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by Elizabeth Stanley

illustrated by Elizabeth Stanley


School Library Journal:

Gr 1–4— In this fable that “draws inspiration from real life,” the monks of a Thai temple at the edge of the jungle are saddened when local tigers are killed by poachers. One young monk hears a voice imploring him to take in a pair of abandoned cubs, and the monastery soon becomes a sanctuary for the animals. When the temple becomes overcrowded, the voice returns and tells the monks to dig a moat that turns the grounds into an island refuge. The “Tiger Temple” in Thailand is a real place where these animals are protected and cared for, and an endnote tells the true story of the monks’ efforts to save the endangered animals. The solemn atmosphere and mysterious unidentified voices cloud the facts and turn the story into a fairy tale. While the lush illustrations help readers connect with the animals and their caregivers, the vague mysticism of the storytelling leaves readers feeling powerless despite the final statement that miracles are “within us all.” Overall, the book succeeds in rousing readers’ sympathy but not in channeling it.—Heidi Estrin, Feldman Children’s Library at Congregation B’nai Israel, Boca Raton, FL –Heidi Estrin (Reviewed July 1, 2007) (School Library Journal, vol 53, issue 7, p85)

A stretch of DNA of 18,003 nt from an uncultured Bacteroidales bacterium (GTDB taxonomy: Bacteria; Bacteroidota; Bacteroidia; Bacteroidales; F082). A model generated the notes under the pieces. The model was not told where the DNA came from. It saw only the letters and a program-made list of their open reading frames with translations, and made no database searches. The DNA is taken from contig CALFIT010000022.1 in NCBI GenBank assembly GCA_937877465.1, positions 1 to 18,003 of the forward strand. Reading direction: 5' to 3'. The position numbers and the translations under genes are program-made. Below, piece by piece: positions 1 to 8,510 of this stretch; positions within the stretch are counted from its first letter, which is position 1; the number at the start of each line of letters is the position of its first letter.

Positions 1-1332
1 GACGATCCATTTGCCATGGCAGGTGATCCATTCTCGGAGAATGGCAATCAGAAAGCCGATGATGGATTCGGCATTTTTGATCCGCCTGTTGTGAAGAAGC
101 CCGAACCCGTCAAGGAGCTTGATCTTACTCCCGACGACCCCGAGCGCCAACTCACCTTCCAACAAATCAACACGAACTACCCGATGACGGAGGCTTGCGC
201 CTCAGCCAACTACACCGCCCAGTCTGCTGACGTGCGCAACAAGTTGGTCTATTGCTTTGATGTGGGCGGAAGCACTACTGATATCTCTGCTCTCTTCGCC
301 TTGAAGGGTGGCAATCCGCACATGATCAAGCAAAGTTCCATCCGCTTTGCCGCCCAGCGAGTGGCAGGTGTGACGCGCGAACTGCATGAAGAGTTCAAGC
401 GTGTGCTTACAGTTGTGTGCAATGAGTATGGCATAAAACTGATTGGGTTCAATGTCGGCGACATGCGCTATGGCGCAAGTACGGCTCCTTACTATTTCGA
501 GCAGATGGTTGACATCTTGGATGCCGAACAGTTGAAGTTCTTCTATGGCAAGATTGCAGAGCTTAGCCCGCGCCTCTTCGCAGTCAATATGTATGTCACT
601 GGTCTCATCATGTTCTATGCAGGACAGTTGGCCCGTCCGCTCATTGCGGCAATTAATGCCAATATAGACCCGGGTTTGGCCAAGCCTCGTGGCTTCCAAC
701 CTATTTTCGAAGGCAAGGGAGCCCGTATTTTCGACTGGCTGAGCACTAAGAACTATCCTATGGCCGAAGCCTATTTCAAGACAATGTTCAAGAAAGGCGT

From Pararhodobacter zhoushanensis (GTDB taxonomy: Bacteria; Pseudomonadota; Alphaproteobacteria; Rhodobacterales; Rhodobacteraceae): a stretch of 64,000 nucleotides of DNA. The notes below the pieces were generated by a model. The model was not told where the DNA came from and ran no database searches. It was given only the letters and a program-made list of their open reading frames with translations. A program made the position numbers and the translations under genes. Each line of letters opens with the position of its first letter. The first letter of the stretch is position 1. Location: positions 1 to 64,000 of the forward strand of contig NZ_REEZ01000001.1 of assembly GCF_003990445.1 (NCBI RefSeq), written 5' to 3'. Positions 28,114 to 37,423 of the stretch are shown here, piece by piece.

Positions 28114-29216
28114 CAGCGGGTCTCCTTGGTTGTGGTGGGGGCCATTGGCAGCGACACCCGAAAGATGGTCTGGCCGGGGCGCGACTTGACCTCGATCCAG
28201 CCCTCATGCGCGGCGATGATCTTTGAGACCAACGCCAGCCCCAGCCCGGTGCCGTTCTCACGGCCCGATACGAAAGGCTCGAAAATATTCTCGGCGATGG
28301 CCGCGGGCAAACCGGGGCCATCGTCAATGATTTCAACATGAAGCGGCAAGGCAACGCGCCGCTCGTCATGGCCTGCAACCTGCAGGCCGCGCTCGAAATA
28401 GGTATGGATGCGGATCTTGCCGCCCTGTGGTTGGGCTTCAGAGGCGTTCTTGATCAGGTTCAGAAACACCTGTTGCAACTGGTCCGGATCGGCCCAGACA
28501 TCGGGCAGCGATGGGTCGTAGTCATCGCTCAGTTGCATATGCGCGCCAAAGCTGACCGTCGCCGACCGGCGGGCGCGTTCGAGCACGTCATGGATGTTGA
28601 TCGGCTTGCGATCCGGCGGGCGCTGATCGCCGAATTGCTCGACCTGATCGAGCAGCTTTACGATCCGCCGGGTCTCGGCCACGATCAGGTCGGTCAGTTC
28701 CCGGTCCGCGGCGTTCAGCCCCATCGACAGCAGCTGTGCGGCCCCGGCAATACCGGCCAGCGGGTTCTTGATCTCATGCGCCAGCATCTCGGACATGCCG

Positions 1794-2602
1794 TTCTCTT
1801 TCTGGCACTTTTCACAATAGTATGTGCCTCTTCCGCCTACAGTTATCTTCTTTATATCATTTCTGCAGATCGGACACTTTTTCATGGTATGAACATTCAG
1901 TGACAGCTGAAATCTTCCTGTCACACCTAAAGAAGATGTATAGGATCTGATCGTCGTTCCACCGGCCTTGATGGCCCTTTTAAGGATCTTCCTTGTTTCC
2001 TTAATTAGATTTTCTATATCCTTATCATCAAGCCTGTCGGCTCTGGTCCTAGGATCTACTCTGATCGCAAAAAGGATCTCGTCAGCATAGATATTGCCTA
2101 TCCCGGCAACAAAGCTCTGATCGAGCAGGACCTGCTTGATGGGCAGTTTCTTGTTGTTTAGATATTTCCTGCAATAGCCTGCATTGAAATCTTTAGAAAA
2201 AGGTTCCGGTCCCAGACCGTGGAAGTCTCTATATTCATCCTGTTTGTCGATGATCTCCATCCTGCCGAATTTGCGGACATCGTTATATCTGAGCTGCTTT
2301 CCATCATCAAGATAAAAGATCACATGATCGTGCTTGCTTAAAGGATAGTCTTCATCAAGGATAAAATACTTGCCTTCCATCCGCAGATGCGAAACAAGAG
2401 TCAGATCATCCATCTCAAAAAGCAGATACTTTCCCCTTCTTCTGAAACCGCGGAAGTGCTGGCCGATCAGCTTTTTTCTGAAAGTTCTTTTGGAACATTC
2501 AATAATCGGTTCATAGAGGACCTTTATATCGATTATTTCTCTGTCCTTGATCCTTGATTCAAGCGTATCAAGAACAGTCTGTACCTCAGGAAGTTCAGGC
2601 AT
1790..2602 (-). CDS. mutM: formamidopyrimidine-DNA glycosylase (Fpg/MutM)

• Children’s Book Council of Australia: Notable Australian Children’s Books: Picture Books


1st Grade, 2nd Grade, 3rd Grade, 4th Grade, Ages 9-12, Animals